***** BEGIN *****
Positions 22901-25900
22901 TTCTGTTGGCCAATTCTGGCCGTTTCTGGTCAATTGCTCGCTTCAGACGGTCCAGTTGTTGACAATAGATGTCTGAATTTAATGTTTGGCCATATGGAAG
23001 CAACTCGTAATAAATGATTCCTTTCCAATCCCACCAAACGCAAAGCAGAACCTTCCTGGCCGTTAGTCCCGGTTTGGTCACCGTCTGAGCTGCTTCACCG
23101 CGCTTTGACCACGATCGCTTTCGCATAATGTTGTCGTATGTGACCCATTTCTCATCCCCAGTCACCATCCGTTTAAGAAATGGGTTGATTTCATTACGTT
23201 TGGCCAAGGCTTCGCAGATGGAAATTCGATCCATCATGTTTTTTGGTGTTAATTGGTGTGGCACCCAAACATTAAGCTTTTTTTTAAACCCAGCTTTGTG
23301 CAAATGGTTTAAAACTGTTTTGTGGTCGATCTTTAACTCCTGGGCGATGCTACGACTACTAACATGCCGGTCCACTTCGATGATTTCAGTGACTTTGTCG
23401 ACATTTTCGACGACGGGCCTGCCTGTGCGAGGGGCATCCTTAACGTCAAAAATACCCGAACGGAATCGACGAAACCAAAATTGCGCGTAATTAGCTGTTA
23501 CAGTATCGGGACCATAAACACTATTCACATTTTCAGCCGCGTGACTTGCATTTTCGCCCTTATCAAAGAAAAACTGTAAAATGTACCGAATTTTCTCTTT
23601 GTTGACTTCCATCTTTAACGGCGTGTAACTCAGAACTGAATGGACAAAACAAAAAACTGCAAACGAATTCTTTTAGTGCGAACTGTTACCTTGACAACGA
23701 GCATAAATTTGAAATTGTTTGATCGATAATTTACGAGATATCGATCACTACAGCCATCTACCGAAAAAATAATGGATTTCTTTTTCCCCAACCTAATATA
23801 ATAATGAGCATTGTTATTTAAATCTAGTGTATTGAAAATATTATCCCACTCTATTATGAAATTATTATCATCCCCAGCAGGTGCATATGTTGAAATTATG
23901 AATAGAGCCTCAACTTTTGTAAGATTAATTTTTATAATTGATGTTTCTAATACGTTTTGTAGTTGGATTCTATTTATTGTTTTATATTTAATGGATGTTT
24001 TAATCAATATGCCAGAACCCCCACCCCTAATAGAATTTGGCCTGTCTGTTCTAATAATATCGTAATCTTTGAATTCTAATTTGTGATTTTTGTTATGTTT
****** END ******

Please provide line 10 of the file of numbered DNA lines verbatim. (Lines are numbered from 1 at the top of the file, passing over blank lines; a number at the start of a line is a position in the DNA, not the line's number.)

23701 GCATAAATTTGAAATTGTTTGATCGATAATTTACGAGATATCGATCACTACAGCCATCTACCGAAAAAATAATGGATTTCTTTTTCCCCAACCTAATATA